Nearly 360,000 names axed from electoral roll


THE Election Commission (EC) has cleared nearly 360,000 names from the electoral registry, Deputy Law Minister Mohamed Hanipa Maidin said.

Out of the total, 348,098 names were voters who have deceased and 11,799 are those whose citizenship had been revoked. Both figures represent ongoing efforts to clear the electoral roll which have been in place since 2017 up until Aug 31, 2019.

“The people who have been dropped off from the electoral register involve those who have died and those who have lost their citizenship based on information provided by the National Registration Department (JPN),” Mohamed Hanipa told the Dewan Rakyat yesterday.

He said this in response to a question by Khoo Poay Tiong (Pakatan Harapan-Kota Melaka) who asked the minister on measures taken by the EC to clear the electoral roll.

Mohamed Hanipa said the commission is also looking at other issues linked to “phantom” voters, including those aged above 90 and early votes from retired military and police officers.

“The commission is tracking them and will write letters to confirm their status,” he said.

Mohamed Hanipa added that the EC has been conducting periodic updates on the electoral roll in accordance with Regulation 10 and Regulation 25 of the Electoral (Voter Registration) Regulations 2002.

Since his appointment in September last year, EC chairman Datuk Azhar Azizan Harun has made it his priority to change the public’s perception of the electoral body by cleaning up the registry. Azhar Azizan had then described it as a perennial problem.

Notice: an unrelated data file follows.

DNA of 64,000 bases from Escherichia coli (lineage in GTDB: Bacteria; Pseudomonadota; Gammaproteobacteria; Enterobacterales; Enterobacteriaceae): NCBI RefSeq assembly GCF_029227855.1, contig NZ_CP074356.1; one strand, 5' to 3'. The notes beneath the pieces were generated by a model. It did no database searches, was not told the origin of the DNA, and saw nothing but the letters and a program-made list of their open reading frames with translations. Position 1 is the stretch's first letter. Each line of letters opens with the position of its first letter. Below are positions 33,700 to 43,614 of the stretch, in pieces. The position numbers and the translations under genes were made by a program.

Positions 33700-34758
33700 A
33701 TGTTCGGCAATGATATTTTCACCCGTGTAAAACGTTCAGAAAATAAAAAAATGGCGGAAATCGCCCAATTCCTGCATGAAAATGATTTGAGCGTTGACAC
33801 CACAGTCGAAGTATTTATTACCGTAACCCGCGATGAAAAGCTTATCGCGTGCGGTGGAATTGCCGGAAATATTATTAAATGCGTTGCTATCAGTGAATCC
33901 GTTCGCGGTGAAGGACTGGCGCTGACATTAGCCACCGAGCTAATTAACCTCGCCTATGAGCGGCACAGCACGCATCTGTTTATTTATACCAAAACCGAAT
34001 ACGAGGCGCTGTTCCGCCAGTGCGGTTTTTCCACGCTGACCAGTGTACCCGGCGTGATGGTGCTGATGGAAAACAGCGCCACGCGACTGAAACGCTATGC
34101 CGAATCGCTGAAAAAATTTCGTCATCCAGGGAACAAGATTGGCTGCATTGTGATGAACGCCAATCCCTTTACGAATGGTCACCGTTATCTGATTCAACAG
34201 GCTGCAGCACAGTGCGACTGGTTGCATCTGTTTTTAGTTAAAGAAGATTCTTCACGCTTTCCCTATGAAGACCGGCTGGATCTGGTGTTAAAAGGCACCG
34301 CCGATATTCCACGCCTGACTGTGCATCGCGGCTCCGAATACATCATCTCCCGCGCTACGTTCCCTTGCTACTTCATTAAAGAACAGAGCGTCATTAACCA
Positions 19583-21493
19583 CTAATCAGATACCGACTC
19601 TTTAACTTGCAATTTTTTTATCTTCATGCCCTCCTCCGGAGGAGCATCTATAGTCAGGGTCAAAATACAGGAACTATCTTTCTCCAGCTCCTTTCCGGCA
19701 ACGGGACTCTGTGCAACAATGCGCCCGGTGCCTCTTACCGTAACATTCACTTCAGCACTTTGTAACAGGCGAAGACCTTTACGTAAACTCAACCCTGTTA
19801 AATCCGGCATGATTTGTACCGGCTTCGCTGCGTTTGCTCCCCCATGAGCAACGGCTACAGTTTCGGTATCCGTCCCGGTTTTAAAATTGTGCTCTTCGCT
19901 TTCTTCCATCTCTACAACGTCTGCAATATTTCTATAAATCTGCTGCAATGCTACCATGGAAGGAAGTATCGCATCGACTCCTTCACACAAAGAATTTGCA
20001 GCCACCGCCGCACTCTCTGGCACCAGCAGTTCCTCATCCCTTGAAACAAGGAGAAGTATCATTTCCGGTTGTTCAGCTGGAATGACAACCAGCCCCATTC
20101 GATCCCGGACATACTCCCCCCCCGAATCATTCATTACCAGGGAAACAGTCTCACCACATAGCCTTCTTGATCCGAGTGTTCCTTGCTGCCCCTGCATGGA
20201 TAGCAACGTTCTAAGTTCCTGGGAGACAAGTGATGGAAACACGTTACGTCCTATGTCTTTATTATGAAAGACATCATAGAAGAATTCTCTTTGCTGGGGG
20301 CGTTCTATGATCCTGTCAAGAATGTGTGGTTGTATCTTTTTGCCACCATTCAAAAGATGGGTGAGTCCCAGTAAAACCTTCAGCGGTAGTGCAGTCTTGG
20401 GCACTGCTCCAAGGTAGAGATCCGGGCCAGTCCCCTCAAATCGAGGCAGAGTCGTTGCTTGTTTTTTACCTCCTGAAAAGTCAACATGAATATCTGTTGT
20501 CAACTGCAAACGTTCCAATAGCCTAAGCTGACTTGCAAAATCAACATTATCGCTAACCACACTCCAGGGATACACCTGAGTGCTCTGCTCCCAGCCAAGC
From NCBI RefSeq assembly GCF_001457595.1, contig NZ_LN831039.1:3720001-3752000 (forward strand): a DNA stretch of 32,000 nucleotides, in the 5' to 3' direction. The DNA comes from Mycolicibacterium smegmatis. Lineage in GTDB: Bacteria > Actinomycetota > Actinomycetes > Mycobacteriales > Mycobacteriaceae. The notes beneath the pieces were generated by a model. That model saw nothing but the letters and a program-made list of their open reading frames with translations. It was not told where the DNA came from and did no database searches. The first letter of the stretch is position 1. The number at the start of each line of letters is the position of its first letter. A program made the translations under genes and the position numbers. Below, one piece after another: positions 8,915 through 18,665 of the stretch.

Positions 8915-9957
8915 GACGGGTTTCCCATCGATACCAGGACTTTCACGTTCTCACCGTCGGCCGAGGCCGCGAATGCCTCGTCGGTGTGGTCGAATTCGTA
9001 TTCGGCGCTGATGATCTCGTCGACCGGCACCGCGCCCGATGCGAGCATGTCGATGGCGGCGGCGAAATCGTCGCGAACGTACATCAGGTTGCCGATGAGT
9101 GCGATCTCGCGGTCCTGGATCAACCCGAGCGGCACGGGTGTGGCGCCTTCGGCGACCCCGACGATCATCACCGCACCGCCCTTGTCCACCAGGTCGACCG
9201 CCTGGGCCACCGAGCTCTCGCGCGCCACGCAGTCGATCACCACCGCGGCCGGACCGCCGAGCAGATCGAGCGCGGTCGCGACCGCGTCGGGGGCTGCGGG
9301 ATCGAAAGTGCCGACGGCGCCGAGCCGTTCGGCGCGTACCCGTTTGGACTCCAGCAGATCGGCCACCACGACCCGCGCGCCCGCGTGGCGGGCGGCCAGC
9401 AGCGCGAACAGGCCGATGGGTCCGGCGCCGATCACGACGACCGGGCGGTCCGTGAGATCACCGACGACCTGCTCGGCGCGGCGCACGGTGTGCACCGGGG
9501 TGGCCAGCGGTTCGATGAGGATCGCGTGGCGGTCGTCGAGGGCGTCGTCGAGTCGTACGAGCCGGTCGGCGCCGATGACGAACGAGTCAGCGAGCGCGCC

The EC has since established the Voters’ Registration Improvement Policy Committee which is tasked to review matters related to voter registration. Apart from ghost voters, the EC also has to deal with a new registration system that will be up by January 2021.

It is estimated that the system will add some 3.8 million new voters to the electoral roll. Currently, there are about 14.8 million registered voters in the country.

Most recently, a task force had been set up between the EC and JPN to verify information related to citizenship to streamline data on the automatic registration system.

The commission is also working with the Royal Malaysian Police and the Malaysian Armed Forces to get updated details on the localities of their officials, especially those who have retired from service.

In addition, strategic partnerships have been established between the EC and non-governmental organisations, as well as political parties to improve the electoral roll.